“While the Rauners are passionate donors to our schools, individual contributions will never be enough to address the financial challenges facing CPS,” Demertzis said. “It would be helpful if CPS officials came to Springfield and joined in serious, good-faith discussions about the long-term stability of all of our schools.”
Some on Twitter agree with Rauner, saying Chance’s donation is small compared to the amount that’s needed to address CPS’s fundamental problems.
For Chance’s supporters, money talks. To them, poor children who are at a disadvantage in an underfunded school system should be enough to move anyone to give something. Supporters applaud Chance’s generosity at a time when few of the city’s prominent and wealthy Black natives have given little to the high schools that helped shape their lives and careers. Now, the larger question is whether Chance’s donation will inspire other famous Black Chicago area high school graduates to follow suit.
There are plenty of them. Oscar® and Grammy®-winning actress Jennifer Hudson went to Dunbar High School in Bronzeville. So did actor Lawrence Tureaud, known as “Mr. T.” Former first lady Michelle Obama graduated from Whitney M. Young Magnet High School. Singer R. Kelly finished from Kenwood Academy while NBA star Derrick Rose graduated from Simeon Vocational High School. ABC 7 anchor Cheryl Burton graduated from Lindblom Math and Science Academy in West Englewood.
Among high school graduates in Chicago’s outlying suburbs is a Who’s Who in Black America. Mega star Kanye West graduated from Polaris High School in Oak Lawn. In the same suburb lies Harold L. Richards High School, the alma mater of Chicago Bulls’ star Dwyane Wade. High-powered executive producer, Shonda Rhimes, picked up her diploma from Marian Catholic High School in Chicago Heights. Comedian Sherri Shephard attended Hoffman Estates High School in the northwest suburbs.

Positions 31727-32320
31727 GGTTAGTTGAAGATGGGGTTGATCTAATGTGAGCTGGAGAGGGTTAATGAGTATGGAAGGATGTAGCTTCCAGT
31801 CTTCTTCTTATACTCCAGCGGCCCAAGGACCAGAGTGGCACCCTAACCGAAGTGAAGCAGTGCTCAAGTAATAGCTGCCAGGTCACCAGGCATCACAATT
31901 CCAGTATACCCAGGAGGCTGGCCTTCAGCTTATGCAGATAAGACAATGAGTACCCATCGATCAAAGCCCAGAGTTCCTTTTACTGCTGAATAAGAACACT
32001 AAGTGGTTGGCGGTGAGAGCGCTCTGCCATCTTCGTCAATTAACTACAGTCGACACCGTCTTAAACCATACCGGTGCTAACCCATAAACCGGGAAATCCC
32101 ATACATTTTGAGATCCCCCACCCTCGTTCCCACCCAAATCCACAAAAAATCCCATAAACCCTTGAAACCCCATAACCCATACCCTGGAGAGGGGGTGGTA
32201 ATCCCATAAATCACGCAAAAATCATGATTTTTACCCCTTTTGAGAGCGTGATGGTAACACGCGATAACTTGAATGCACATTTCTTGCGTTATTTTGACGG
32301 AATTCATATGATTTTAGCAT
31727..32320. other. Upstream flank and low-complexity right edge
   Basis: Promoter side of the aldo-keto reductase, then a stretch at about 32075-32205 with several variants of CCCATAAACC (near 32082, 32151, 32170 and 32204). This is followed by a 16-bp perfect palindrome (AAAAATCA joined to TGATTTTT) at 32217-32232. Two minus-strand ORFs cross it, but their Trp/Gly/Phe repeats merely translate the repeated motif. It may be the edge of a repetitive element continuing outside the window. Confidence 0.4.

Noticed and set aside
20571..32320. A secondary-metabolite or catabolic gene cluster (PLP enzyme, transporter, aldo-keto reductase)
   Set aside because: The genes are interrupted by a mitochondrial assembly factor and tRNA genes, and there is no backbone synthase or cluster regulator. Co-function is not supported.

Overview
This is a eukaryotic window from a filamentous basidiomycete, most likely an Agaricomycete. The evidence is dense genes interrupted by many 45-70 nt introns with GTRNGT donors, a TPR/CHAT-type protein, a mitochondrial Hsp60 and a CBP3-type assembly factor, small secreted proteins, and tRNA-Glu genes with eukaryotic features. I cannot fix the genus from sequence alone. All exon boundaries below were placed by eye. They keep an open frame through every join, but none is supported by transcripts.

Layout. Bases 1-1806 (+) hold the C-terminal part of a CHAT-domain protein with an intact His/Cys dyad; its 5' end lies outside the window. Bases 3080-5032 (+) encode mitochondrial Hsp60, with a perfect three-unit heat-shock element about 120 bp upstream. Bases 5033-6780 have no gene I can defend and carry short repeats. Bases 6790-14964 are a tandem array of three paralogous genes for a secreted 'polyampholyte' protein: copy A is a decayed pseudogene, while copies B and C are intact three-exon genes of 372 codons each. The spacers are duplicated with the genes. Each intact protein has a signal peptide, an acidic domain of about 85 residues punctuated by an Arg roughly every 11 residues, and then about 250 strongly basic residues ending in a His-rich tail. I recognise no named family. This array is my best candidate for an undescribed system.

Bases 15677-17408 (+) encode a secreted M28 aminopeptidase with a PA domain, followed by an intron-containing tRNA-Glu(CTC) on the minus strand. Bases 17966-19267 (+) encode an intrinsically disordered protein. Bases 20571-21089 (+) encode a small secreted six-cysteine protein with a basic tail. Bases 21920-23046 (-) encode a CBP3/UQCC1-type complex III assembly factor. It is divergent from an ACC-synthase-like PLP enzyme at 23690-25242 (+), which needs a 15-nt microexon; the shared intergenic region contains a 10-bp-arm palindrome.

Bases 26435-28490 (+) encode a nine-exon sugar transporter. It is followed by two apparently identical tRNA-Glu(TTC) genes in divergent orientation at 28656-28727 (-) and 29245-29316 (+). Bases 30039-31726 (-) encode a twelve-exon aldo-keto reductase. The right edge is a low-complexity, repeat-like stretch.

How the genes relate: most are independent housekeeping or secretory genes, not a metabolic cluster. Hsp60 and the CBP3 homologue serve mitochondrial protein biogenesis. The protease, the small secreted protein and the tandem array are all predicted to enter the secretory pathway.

Many of them have made millions during their careers and some have returned to Chicago to give back to the community.
When he played for the Bulls in 2014, Derrick Rose donated $1 million to After School Matters, a Chicago-based, non-profit organization devoted to providing innovative out- of-school programs for teenagers. The funds were used to drive the growth of unique programming experiences for teenagers throughout the city in the arts, communications, science, sports and technology.
Over the years, many of these individuals have donated their time and energy to community charities. Last week, the actor and rapper Common participated in a panel discussion on bridging relationships between teens and police, building trust and not relying on stereotypes. Last year, Wade joined a panel discussion about crime at the South Side YMCA in Woodlawn.
Chance’s donation is perhaps the most high-profile statement that has not only upstaged the state’s high-ranking elected official, but it also has the potential to affect far more Black and minority students if more influential celebrities follow suit. So far, that remains to be seen.
Winning three Grammy® awards at this year’s ceremonies, Chance has earned praise from Common, Snoop Dog and DJ Drama. Earning respect for his social activism and contributions to Hillary Clinton’s campaign and former President Barack Obama, Chance is becoming a role model for many to follow.
In the meantime, Westcott’s principal, Monique Dockery, is basking in the glow of Chance’s generosity.
“It just opened up a whole new world for Wescott and its students,” she said of the donation in news reports. “We focus a lot on reading and math and the core subjects, and yet, we have very talented students who can go beyond that.”